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    It's another car that sells because of its seductive looks and expensive soundtrack.

     

    Where have we seen that before?

     

    And they charge for it because some person somewhere values it more than doing top speed runs to verify a manufacturer claim or drag race.

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    • By William Maley
      In the past two years, I have driven three variations of the Volkswagen Golf; the GTI, SportWagen, and R. But I never had the chance to drive the standard Golf. That is until a couple of months ago when a Golf Wolfsburg Edition rolled up. For 2017, the Wolfsburg is one of the two trims on offer (the base S being the other) and comes with lots of equipment for a surprising price. But this is only the cherry on top of an impressive compact hatchback as I would find out.
      Let’s begin with that surprising price. Our Golf Wolfsburg tester came with an as-tested price of $23,515 and that includes a sunroof, push-button start, heated seats, backup camera, pre-collision braking, blind-spot monitoring, and rain-sensing wipers. Considering the amount of equipment on offer, this might be one of the best values in the compact class. I know that I’m beating a dead horse here, but I wished the Golf was just a little bit more exciting to look at. The clean lines and minimal brightwork make the Golf have a handsome profile. But park it next to something like a Chevrolet Cruze Hatchback, and you kind of wish that Volkswagen did something to make it standout. You could level the same complaint at the Golf’s interior as doesn’t have the same panache or sharpness as some competitors. But I can overlook it as the Golf has one the most functional and well-built interiors in the class. Controls are within easy reach and have a solid feel that is lacking in other compact models. It doesn’t hurt the Golf has a spacious interior for passengers and cargo. I’m 5’8” and found to have plenty of head and legroom sitting in the back. For cargo, the Golf offers up 22.8 cubic feet with the rear seats up and 52.7 cubic feet with them folded, putting it at the top of the class. Like the larger SportWagen and Alltrack, the regular Golf sports a turbocharged 1.8L four-cylinder producing 170 horsepower and 199 pound-feet of torque. My tester came with the optional six-speed automatic. A five-speed manual comes standard. This engine is such a sweetheart as it punches well above its weight. Power comes on a quick and smooth rate, meaning you’ll not be wanting for power when trying to make a pass. The automatic transmission is smart, knowing when it needs to up or downshift and doing so at a quick rate. One item that I gave the Golf SportWagen a lot of praise was the pleasant balance between a smooth ride and sharp handling. The regular Golf is much the same. Taking a corner, the vehicle shows little body roll and the steering provides a linear and quick response. It would be nice if the steering had some more weight, but otherwise, it is a fun car to hustle around. For the daily commute, the Golf offers up a comfortable ride where potholes and other imperfections are ironed out. Road and wind noise are kept to very acceptable levels. If I do have one complaint, it has to deal with the lack of adaptive cruise control. There is already a radar module up front for the pre-collision braking that can monitor vehicles ahead and bring the vehicle to a stop. So why isn’t there the ability to use that module to provide adaptive cruise control? Is it a technical issue or something dealing with the cost? (I'm thinking its the latter). That issue aside, I’m really impressed with the regular Golf. This is one of the vehicles that can deliver on being an all arounder without falling on its face due to one or many things. Plus, the Wolfsburg Edition might be the steal for the 2017 Golf lineup considering what you get. Disclaimer: Volkswagen Provided the Golf, Insurance, and One Tank of Gas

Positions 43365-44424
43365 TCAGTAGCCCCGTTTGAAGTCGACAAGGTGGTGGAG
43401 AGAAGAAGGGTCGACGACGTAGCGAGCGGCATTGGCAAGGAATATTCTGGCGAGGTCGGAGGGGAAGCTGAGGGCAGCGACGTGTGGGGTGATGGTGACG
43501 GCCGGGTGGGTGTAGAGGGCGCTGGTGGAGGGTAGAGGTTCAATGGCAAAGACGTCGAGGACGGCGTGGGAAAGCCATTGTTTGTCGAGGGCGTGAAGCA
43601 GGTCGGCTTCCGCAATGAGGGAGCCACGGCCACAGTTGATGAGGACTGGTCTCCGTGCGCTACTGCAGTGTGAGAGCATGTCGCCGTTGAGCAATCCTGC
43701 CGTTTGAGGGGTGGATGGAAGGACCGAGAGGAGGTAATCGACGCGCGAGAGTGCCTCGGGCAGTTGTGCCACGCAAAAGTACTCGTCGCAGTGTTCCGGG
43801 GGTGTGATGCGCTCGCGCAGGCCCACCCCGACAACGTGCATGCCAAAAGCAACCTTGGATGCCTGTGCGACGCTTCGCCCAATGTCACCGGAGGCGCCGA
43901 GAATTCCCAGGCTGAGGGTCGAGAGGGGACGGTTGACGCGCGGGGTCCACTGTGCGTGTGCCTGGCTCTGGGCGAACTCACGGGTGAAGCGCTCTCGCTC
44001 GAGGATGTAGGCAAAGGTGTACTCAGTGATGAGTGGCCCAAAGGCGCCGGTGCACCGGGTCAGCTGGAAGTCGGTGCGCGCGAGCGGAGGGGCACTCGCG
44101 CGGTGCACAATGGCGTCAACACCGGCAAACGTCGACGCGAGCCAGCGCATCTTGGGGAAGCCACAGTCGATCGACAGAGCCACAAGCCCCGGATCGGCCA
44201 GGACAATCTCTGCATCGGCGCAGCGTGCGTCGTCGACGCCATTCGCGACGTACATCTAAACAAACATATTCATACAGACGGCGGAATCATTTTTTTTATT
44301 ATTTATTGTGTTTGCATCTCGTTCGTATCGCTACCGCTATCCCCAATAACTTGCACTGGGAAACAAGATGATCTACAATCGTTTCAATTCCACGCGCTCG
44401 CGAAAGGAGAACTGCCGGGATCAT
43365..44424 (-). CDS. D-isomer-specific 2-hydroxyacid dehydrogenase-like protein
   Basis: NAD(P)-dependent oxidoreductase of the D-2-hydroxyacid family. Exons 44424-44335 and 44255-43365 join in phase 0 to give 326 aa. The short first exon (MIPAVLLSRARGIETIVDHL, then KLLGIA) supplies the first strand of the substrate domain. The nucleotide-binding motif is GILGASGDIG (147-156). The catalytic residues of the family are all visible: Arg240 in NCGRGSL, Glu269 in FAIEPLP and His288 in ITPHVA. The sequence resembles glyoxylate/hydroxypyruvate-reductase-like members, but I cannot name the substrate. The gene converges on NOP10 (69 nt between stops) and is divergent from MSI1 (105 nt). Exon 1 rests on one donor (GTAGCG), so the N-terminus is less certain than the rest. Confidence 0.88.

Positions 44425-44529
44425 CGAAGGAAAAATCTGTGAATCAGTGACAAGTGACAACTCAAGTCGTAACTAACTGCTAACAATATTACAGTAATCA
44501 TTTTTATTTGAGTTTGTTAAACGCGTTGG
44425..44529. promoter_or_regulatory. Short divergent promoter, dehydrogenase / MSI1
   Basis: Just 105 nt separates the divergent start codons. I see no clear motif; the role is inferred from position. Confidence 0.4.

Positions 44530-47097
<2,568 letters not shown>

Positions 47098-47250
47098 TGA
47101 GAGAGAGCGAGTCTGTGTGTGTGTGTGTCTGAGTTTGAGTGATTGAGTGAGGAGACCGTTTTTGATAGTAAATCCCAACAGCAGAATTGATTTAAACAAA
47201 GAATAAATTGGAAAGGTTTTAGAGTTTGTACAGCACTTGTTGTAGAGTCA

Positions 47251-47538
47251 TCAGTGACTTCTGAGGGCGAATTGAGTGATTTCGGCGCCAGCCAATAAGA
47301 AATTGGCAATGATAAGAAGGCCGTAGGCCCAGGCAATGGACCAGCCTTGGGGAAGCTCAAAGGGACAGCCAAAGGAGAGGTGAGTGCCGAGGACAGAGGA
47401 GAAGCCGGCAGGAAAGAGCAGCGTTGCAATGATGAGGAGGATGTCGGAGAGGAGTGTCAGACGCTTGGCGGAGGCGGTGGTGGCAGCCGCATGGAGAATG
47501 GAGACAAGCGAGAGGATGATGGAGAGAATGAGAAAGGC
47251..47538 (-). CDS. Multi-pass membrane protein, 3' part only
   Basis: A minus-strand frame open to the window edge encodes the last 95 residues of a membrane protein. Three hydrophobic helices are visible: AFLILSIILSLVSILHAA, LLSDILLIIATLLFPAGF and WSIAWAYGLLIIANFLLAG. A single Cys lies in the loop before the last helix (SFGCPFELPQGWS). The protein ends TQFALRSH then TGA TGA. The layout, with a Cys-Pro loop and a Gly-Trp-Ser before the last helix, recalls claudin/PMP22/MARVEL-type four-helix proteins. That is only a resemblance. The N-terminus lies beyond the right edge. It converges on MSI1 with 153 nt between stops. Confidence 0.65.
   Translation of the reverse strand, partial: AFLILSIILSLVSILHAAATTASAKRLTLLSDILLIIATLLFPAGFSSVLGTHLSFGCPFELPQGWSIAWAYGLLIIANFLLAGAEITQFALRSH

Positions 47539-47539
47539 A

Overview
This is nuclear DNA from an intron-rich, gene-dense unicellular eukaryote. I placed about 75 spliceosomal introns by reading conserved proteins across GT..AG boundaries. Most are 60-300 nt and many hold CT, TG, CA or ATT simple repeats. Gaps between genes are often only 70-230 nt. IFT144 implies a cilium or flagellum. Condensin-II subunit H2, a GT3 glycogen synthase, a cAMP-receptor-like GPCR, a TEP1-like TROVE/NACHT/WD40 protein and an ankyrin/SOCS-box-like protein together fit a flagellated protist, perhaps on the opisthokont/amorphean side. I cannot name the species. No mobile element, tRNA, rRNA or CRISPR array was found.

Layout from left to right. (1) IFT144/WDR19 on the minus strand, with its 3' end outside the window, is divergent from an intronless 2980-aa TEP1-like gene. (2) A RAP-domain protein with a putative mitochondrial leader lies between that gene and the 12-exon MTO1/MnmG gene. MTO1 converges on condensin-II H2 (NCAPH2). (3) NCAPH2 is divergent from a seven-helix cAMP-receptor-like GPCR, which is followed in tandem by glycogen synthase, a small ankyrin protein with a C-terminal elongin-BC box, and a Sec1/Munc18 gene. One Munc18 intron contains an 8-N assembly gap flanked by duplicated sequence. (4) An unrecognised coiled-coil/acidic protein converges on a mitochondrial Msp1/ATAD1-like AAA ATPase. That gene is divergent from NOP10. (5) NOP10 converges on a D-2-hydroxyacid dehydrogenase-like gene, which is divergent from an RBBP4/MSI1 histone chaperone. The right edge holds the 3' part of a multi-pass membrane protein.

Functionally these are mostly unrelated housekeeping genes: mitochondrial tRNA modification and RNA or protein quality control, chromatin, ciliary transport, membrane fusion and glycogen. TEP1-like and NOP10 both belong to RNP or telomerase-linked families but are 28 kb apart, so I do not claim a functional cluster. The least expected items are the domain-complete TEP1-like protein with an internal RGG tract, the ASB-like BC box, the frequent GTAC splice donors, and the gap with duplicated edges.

Year: 2017
      Make: Volkswagen
      Model: Golf
      Trim: Wolfsburg Edition
      Engine: 1.8L TSI Turbocharged Four-Cylinder
      Driveline: Six-Speed Automatic, Front-Wheel Drive
      Horsepower @ RPM: 170 @ 4,500
      Torque @ RPM: 199 @ 1,600
      Fuel Economy: City/Highway/Combined - 25/35/29
      Curb Weight: 3,023 lbs
      Location of Manufacture: Wolfsburg, Germany
      Base Price: $22,695
      As Tested Price: $23,515 (Includes $820.00 Destination Charge)
      Options: N/A